He said the industry has a responsibility to protect its customers in this time, and added that Betsson is committed to contribute to the local communities where it is operating. “In times like these we do offer entertainment (...), and if it becomes clear that we do this in a healthy way, at the same time that our businesses can remain relatively healthy, we can keep the people working for us, then we are doing something good,” he explained.

In terms of player behavior shifts and innovation strategies in that sense, Heath said they have seen a spike in table tennis, a massive increase in esports, and the company had a change in narrative and marketing to encourage different competitions. Amid the lack of major sports and its impact on sports betting, the firm quickly included table tennis, eFIFA, NBA 2K, and it also developed an e-cricket product.

This spike in esports and table tennis was also noted by Segev, and agreed with Heath that many consumers who tried this product now will continue even after the crisis. Amid an increase in gaming revenues, he sees many more players taking gaming and specifically poker, where he sees a new spike, with volumes going back to many years ago. He also remarked a lot of players spending more time, mostly recreational players.

Segev said this surge also brings a new responsibility for them as operators, in terms of not only offering all of those contents, or being too aggressive trying to promote gaming or casino in general. Hence he said GVC took even further measures in terms of responsible gaming, player protection, via behavioral tracking, restrictive responsible gaming marketing rules, banners for deposit and time limits, among many others.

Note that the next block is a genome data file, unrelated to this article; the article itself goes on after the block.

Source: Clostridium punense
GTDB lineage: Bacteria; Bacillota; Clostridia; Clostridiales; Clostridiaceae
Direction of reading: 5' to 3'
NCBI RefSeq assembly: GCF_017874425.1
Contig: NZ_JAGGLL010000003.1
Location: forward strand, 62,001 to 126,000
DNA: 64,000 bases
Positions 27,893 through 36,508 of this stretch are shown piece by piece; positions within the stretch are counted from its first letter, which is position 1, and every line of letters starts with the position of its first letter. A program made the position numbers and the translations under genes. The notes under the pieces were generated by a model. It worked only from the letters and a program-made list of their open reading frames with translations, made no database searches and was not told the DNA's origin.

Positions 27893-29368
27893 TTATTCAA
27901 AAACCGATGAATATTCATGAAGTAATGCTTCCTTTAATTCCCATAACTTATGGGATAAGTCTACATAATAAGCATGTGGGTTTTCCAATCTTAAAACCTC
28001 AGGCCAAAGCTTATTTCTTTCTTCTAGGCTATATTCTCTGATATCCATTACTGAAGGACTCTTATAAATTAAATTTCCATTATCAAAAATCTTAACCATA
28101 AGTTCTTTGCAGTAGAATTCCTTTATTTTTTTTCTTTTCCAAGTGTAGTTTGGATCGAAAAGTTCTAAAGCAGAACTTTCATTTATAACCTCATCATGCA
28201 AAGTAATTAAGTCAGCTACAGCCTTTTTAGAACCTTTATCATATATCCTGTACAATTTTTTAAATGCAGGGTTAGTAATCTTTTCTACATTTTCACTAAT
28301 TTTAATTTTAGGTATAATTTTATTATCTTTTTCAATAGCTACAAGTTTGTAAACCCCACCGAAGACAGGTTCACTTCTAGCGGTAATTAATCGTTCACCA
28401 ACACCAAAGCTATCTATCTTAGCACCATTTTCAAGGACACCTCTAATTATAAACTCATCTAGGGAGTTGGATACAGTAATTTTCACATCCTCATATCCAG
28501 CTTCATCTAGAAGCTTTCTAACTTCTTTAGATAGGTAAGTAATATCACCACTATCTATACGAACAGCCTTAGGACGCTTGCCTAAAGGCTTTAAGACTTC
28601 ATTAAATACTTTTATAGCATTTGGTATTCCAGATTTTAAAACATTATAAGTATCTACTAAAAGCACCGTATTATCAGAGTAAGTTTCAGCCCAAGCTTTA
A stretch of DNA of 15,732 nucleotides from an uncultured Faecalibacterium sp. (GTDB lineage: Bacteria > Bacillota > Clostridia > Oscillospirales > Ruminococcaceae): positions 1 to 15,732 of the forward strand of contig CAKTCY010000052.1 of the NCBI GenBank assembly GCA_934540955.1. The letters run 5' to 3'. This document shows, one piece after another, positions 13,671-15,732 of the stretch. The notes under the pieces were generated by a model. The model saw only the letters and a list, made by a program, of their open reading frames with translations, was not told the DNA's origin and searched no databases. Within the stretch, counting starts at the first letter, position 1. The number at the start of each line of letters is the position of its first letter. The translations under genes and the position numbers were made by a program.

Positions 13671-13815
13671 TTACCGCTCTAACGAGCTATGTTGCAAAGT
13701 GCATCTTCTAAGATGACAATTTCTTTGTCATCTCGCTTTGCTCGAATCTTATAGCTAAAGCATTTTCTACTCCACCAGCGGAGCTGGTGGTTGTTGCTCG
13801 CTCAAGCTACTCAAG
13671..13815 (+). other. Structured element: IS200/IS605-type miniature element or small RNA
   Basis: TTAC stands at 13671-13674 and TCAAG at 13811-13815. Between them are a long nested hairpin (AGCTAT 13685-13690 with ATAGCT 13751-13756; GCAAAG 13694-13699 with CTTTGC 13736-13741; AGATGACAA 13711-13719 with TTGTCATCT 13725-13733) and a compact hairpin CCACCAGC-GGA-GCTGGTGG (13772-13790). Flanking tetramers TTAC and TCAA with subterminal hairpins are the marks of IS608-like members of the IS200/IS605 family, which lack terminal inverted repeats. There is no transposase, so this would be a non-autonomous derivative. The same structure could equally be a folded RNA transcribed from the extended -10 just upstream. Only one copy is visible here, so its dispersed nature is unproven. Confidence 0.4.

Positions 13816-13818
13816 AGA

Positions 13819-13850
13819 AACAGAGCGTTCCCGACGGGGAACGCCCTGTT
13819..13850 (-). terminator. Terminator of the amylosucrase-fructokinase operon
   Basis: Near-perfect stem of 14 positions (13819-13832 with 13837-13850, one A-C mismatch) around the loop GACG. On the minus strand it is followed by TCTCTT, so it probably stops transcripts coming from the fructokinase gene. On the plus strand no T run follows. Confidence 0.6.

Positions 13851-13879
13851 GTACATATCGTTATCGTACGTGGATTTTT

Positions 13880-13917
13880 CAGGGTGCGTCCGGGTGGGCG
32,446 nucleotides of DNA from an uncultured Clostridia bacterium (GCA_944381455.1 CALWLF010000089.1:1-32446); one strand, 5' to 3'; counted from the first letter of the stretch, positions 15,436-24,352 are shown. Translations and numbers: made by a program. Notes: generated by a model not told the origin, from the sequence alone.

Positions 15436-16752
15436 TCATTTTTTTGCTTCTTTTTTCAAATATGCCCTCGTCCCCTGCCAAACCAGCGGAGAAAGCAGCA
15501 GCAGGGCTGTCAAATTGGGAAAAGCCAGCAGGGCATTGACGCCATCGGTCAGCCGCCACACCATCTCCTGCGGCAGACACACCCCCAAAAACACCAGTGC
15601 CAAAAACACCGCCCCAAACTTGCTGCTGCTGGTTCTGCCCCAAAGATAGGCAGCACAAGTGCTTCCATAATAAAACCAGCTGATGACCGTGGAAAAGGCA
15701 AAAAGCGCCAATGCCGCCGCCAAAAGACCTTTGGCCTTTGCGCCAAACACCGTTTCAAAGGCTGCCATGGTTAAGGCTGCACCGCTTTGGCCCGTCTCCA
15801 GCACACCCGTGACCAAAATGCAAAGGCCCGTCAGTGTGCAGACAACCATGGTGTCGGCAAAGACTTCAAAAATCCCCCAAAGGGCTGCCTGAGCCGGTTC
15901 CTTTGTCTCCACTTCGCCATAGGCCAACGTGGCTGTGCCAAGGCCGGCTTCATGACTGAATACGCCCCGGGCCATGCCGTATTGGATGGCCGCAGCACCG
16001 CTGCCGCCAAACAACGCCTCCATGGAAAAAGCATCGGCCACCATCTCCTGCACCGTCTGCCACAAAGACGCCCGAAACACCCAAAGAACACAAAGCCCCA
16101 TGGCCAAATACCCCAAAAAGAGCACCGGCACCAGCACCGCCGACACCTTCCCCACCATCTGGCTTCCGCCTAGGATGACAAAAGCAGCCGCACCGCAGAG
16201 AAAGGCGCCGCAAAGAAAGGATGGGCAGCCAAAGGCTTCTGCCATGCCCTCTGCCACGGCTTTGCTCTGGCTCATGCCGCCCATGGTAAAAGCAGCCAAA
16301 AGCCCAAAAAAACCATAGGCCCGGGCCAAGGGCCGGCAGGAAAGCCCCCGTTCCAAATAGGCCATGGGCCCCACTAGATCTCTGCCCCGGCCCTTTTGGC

George Daskalakis, CEO of Stoiximan, said one of the most important elements of this crisis is the switch from retail to online. “Things will not be the same for quite a while when it comes to consumer habits, and we expect this shift to online to become more rapid after the latest developments.”

In that sense, he sees a lot of people coming from retail, and believes some will like it and get used to it, and others will also stay longer because of the restrictions after retail reopening. Another insight he shared is that the company has seen an increase in the average time of every communication with customer services. He also said his company has completely changed its internal communication with its teams.

Both Segev and Svensson referred to M&A processes in the gaming industry facing this crisis, and they agreed there could be some valuation difficulties these days, though the consolidation will continue when there starts to be some clarity. “Probably in the next three to six months we might see some halt or slow down in new M&A. I expect to see it back somewhere in Q4 or Q1 (2021), when we start to see more clarity about the exit from COVID-19,” Segev said. 

“Some people won’t want to sell at current levels because they are hoping they will get into stronger position later on. Though there will be some companies that have to sell, which is different,” Svensson said. 

By the end of the panel, Heath and Daskalakis agreed that work from home seems to be more productive and that in the future there will be some element of remote work, but they stressed the importance of human interaction in the company’s culture. “We cannot achieve the same things working only from home,” Daskalakis noted. “However, working from home has been a positive side to this crisis. I expect a mix of the past and the present when we work forward in the future.”